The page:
The slow-motion train wreck unofficially began midway through the third quarter. Some 45 minutes later, it was all over; the Falcons had blown a 28-3 lead on the NFL’s biggest stage, against the NFL’s most successful franchise this century, and against all odds, found a way to lose the Super Bowl.

In a career full of defining moments for Tom Brady and Bill Belichick, this trumped them all. And the Falcons were left to wonder where it all went wrong and how it went so wrong so quickly. For some players, never watching the game is the quickest way to erase its memory; there’s no reason to relive the horror, which would far outweigh any benefit that might come of sitting through a film session hoping to glean insights into the inexplicable implosion.

This does not apply to Matt Ryan, the Falcons’ franchise quarterback and man mostly responsible for getting the team to the Super Bowl. Not only has he watched the game, he’s done so multiple times.

“No, I watched it,” Ryan told the Atlanta Journal-Constitution’s D. Orlando Ledbetter. “I watched it a day after. I watched it two days after and I watched it three days after. For me, it was one of those things where you kind of want to be able to deal with it appropriately.

“Maybe, that’s different for everybody. Some people bury it away. Some people (do) whatever. … For me it was ‘all right, let’s watch. Does it feel the same way it felt as we were going through it?’”

And does it -- feel the same as if he was going through it again?

“Numb.” That’s how Ryan described the feeling of sitting through a movie in which he starred but was helpless to do anything about.

In the aftermath of that second-half collapse, one of the big criticisms was that offensive coordinator Kyle Shanahan didn’t run the ball late in the game. On one occasion, that led to a Ryan strip sack, and on other occasions, it stopped the clock, saving precious seconds for the Patriots’ improbable comeback.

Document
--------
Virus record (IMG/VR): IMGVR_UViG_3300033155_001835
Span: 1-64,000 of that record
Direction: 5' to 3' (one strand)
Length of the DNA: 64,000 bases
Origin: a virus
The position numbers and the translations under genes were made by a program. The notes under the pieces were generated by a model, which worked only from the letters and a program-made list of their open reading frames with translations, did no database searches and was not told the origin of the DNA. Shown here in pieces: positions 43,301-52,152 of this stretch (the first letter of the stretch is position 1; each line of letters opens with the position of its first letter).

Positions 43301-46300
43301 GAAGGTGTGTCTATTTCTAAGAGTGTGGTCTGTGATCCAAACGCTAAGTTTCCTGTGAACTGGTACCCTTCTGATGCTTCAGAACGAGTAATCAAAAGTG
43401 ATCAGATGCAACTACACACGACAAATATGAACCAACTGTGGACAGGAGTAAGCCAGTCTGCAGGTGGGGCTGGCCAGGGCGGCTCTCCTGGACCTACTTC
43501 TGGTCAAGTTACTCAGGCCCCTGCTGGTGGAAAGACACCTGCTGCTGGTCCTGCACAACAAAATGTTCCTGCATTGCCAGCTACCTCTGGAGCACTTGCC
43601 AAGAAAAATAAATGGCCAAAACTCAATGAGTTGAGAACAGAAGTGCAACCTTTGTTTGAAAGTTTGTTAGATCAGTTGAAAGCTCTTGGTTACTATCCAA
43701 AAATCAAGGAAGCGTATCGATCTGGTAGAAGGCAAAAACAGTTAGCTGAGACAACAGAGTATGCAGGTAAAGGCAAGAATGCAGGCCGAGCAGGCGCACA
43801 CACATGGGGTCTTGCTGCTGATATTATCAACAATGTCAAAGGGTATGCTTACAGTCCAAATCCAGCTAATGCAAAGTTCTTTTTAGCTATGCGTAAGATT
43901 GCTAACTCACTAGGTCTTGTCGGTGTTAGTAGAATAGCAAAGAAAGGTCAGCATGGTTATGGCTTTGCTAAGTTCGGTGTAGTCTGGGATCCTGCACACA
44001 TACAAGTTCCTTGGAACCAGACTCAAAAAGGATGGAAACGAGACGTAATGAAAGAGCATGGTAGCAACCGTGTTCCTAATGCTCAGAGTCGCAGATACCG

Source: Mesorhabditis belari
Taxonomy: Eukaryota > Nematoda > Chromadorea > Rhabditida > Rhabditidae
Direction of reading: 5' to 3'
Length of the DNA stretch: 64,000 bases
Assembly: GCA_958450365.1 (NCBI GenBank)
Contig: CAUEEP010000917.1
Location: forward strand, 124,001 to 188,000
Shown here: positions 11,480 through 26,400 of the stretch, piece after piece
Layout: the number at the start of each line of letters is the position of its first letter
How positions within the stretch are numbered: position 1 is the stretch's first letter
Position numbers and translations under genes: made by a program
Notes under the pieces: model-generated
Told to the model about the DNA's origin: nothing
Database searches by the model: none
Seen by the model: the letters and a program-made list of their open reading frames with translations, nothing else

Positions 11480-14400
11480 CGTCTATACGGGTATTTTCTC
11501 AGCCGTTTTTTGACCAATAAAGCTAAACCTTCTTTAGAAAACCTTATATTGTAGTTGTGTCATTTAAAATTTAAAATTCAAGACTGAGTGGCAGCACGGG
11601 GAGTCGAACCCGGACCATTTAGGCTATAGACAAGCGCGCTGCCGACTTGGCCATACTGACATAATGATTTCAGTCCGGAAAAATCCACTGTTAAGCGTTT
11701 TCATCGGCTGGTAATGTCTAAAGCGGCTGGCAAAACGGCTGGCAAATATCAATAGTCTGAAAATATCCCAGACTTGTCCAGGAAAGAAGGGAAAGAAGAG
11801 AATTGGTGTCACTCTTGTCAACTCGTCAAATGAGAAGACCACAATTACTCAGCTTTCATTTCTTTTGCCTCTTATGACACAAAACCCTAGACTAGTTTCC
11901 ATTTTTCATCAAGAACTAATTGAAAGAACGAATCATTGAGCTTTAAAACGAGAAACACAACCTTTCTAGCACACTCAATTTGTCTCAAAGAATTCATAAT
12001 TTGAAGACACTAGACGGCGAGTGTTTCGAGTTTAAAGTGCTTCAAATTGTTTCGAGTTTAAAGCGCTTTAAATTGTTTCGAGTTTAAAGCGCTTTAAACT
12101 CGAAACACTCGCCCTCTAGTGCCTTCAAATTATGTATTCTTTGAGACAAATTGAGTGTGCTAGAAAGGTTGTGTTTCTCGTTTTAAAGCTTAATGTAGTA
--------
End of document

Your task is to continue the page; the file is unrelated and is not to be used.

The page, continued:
But Ryan wasn’t willing to second-guess the playcalling.

“You have to believe in what you are doing,” he said. “That’s kind of the way we were all year. That’s not going to change. I love that approach. I love that they have confidence in me and that they have confidence in the guys that we have, and we are going to let it rip. Obviously, it didn’t work out.”

In the hours and days that follow a game like that, it’s not uncommon for the losers, no doubt still in shock, to talk about finding ways to recover from such a devastating experience. But now, with more than two months between the Falcons and the Super Bowl, Ryan sounds a more hopeful tone.

“I think everybody is going to be really hungry to get back there,” he said. “Because, the one thing that I’m proud of, we have a young team, and we were ready to play. We played well. We were right in the mix. We fell a little bit short, but we should have every bit of confidence that we are going to be right back there next year getting a different outcome because we’re going to be more experienced.”

The road back to the Super Bowl begins in four months, when the Falcons face the Dolphins The 2017 NFL preseason schedule released and here are all 65 games.